This evening we have carried out important and productive discussions, from a defence perspective, as to how we should enhance our future relationship going forward. Now this is, and these discussions are very natural. As Julie Bishop has said, we very, very naturally relate to each other on defence and security matters. We have been engaged as a country with Japan, in Cambodia, East Timor, Iraq, and now in South Sudan. And so during those engagements we have built a very high degree of trust, a very high degree of understanding interoperability. But more importantly, we have built a great friendship across our defence forces. Now this is a very, very valuable currency going forward.
We see defence and security cooperation with Japan as a very, very important pillar to our bilateral relationship. And I may say that for more than forty years Australia has enjoyed a tremendous industrial relationship with Japan on so many fronts, be it minerals, be it oil and gas, be it motor vehicles, etc. And this iteration, this evolution of defence cooperation looking to increase exercises, looking to exchange technology, is a very natural fit to what is already a very strong and very excellent relationship between our two countries.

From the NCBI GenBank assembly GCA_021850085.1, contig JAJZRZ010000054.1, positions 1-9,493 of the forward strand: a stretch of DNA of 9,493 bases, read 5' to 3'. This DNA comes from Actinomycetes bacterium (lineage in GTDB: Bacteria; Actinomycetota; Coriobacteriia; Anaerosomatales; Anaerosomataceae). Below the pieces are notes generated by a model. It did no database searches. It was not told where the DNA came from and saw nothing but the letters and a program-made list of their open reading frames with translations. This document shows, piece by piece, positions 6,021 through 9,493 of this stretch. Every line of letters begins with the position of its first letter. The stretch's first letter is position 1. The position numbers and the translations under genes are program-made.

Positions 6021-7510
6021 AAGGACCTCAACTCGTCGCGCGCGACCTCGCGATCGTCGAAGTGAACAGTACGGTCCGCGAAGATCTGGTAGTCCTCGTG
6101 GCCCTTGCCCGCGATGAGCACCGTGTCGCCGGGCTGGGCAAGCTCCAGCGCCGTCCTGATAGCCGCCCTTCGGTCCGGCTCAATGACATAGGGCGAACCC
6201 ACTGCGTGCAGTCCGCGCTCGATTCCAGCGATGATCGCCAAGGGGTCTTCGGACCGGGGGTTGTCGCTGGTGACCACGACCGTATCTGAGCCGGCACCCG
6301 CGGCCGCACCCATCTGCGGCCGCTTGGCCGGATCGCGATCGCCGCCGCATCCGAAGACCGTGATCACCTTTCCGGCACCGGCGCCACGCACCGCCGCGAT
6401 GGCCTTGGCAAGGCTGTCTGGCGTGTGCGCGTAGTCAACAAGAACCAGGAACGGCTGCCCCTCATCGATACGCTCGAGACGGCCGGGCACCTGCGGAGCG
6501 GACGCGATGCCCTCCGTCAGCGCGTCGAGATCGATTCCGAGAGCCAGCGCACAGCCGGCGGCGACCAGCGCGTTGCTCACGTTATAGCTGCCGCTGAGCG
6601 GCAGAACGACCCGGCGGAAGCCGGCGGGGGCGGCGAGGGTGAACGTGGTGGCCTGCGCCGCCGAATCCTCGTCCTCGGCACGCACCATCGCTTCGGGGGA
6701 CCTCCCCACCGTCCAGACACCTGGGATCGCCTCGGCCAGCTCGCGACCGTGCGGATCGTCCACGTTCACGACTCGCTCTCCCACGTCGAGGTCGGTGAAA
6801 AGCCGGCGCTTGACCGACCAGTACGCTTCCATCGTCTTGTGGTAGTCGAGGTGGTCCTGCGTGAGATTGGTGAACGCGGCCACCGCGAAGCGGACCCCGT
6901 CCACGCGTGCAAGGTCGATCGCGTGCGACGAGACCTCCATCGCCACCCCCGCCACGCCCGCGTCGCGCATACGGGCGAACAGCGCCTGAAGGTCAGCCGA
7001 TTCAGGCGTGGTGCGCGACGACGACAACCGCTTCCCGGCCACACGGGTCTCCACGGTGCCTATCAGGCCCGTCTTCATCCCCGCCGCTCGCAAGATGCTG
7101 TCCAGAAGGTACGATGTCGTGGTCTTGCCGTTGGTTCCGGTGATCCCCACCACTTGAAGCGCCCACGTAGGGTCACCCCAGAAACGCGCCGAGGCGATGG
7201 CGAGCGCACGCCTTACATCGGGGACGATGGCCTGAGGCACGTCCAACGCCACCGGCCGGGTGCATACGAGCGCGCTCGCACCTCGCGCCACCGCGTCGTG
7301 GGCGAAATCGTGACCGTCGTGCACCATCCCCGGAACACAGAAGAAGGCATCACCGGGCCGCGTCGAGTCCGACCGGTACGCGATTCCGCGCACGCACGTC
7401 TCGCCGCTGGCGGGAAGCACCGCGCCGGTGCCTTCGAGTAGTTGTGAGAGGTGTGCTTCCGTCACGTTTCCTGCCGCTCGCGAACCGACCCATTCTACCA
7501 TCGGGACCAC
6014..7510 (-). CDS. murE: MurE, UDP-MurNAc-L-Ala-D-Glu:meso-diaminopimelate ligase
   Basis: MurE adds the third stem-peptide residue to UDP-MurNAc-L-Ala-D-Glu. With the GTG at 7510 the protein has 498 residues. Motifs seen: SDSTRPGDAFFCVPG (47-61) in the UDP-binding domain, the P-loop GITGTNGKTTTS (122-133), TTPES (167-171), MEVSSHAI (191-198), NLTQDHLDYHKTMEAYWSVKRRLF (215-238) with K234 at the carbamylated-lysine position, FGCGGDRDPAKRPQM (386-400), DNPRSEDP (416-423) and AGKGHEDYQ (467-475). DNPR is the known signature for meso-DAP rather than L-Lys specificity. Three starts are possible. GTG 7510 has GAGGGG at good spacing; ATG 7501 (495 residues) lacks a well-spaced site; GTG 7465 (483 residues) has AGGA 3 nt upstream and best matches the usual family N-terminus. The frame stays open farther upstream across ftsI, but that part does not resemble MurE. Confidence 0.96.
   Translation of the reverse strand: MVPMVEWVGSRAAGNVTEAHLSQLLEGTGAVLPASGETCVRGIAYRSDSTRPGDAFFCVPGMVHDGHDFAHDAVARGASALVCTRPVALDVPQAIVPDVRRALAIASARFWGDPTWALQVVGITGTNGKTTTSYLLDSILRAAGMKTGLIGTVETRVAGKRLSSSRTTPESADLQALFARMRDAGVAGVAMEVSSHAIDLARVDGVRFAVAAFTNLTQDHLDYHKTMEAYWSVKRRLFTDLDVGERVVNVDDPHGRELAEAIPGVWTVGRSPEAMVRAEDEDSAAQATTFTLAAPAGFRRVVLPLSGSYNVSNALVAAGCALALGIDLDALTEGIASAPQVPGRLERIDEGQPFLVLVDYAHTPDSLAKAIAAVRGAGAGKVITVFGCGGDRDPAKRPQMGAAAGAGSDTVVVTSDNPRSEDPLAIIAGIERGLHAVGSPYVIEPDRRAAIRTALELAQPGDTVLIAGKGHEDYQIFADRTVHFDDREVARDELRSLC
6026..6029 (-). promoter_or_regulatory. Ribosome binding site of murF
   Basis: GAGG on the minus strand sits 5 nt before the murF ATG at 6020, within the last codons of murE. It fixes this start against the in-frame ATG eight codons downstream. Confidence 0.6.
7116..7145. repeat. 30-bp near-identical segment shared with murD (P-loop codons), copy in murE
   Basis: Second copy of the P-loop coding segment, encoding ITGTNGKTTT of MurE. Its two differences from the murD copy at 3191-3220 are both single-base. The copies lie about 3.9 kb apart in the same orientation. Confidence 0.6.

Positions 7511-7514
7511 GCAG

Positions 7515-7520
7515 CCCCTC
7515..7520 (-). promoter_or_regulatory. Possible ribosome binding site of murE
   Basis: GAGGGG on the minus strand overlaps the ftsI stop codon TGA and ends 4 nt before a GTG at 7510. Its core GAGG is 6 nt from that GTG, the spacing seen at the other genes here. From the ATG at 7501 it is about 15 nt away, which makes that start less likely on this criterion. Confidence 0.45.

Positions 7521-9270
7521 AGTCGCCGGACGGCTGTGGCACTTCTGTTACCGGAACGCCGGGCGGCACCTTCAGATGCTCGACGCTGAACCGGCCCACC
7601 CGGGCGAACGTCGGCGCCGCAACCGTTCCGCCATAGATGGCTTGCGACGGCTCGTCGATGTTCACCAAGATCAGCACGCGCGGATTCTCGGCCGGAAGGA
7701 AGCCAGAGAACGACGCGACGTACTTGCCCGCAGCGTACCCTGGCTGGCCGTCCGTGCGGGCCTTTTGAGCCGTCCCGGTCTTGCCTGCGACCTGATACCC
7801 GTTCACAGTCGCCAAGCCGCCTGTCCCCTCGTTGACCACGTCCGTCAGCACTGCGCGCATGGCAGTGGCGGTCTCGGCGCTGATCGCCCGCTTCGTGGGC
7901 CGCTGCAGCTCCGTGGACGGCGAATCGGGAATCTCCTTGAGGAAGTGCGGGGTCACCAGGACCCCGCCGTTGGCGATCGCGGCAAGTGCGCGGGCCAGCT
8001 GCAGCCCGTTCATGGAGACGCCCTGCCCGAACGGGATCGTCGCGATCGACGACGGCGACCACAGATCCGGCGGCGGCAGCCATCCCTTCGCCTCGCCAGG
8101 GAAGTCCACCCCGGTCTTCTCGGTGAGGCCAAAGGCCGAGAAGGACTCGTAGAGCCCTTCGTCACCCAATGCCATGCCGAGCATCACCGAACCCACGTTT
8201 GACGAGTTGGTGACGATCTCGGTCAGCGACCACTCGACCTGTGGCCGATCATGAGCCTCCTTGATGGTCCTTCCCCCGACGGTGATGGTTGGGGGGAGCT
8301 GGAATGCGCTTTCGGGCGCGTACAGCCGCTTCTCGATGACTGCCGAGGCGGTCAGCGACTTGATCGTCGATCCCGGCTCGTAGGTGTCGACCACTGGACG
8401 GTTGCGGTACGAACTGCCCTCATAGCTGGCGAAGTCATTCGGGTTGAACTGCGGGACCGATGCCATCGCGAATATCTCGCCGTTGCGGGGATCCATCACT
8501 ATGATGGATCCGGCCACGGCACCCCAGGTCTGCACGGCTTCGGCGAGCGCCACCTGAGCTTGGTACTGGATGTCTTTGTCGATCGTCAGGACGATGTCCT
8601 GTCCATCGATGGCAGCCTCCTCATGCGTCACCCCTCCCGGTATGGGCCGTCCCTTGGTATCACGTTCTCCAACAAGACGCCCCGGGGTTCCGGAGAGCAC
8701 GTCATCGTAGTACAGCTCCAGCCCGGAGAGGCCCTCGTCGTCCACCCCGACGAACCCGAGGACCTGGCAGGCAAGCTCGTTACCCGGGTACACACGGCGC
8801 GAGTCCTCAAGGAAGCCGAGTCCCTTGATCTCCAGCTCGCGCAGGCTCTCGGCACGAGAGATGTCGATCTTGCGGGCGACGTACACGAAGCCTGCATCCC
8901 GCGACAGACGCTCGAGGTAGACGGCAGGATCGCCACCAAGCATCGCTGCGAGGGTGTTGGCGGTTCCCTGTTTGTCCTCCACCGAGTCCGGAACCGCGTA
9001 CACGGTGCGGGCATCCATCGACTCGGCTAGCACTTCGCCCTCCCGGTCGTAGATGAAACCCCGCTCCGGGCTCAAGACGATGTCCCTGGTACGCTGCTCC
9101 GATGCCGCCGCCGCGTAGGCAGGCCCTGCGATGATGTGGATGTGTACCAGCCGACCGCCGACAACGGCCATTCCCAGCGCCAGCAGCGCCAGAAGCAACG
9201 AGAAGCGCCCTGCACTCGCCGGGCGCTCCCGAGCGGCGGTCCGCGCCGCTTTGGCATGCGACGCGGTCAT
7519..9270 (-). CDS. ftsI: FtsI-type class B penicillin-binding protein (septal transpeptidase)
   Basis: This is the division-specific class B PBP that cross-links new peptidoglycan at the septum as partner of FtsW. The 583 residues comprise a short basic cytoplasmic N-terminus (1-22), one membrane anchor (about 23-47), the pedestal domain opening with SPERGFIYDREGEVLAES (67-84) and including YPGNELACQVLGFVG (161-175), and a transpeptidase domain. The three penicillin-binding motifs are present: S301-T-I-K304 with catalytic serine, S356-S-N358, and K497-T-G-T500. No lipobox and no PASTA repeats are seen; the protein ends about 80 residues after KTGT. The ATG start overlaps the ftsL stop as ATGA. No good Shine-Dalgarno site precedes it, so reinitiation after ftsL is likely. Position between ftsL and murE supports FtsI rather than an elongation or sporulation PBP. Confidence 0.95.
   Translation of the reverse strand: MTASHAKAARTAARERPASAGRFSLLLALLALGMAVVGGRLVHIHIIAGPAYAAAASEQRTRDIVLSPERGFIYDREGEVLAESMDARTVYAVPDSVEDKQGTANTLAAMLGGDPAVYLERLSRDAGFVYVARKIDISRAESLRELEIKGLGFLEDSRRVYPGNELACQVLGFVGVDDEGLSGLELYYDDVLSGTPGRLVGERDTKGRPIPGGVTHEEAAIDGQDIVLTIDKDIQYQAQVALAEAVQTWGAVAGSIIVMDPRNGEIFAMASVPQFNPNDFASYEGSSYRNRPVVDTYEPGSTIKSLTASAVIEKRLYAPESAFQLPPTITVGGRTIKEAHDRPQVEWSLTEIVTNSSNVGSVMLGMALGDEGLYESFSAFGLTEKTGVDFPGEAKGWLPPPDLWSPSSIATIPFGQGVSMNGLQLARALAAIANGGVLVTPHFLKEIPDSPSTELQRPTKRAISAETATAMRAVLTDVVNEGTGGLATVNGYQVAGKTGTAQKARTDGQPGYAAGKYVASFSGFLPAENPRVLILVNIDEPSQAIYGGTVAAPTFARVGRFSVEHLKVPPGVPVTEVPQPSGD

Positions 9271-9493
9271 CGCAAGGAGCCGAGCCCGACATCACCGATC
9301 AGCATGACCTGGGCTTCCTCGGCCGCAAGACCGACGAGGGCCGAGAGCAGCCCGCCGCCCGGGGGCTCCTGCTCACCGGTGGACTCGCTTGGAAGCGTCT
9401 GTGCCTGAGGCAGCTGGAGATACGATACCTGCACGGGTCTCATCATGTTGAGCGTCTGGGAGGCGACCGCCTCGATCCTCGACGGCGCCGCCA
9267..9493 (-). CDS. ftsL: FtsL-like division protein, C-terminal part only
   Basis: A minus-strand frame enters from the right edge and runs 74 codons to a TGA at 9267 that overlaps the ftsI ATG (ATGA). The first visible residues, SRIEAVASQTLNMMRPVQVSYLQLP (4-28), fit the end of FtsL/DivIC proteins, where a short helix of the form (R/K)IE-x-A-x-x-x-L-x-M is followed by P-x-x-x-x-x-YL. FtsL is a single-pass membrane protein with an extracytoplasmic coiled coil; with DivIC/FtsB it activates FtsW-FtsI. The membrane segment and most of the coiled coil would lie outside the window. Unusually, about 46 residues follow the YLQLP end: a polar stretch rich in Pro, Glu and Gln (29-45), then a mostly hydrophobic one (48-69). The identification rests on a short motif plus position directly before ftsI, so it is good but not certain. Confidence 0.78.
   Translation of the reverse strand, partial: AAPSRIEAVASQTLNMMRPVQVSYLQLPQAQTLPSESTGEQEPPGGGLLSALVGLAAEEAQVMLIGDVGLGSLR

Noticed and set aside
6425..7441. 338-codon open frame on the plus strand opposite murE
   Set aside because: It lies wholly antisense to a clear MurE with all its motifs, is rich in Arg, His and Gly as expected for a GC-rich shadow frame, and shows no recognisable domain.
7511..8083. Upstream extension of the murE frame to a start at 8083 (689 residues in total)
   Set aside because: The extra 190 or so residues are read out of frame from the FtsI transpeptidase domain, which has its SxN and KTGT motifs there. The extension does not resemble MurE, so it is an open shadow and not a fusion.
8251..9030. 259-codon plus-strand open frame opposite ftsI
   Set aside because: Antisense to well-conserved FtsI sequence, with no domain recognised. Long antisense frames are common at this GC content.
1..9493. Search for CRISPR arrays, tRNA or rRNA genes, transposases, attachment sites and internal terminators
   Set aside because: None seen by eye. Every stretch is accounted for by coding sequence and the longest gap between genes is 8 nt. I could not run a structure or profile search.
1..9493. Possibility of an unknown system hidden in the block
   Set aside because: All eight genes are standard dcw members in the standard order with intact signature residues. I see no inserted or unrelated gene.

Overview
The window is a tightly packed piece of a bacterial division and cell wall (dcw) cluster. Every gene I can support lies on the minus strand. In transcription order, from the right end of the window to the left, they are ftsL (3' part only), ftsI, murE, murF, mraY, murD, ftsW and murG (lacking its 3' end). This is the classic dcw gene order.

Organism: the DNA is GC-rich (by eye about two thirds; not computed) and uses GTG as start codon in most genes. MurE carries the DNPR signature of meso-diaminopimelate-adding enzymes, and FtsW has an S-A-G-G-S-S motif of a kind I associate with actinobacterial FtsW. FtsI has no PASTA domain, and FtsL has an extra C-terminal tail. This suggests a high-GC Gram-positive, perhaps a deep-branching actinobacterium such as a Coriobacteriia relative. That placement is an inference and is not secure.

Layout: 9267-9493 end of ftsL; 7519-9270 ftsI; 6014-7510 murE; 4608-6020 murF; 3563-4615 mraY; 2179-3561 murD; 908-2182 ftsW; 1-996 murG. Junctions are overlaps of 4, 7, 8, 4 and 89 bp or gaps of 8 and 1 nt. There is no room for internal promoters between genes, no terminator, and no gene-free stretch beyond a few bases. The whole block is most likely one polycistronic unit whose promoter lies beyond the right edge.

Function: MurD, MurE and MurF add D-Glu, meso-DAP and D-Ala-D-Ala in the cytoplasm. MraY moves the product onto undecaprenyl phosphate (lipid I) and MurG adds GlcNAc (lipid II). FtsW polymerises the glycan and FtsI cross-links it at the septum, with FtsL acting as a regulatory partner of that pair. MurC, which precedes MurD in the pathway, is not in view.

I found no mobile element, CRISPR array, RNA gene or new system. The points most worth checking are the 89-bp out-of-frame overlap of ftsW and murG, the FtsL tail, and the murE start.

So we discussed how we can take these matters forward in a very frank and friendly way. I want to again, in closing, because Minister Bishop has said many of the things I wish to say, but I want to thank the two Ministers very much for again their hospitality and their friendship. Thank you very much. Domo arigato gozaimashita.
Just on that domo arigato gozaimashita. Thank you very much Minister Johnston. Now let’s move on to the Q&A session. If you have a question please raise your hand. Then please speak to the nearest microphone and state your name and affiliation, and please specify to which Minister you are addressing your question. Because of the time constraint one person one question each please. Now let’s ask the Japanese press corps to ask a question.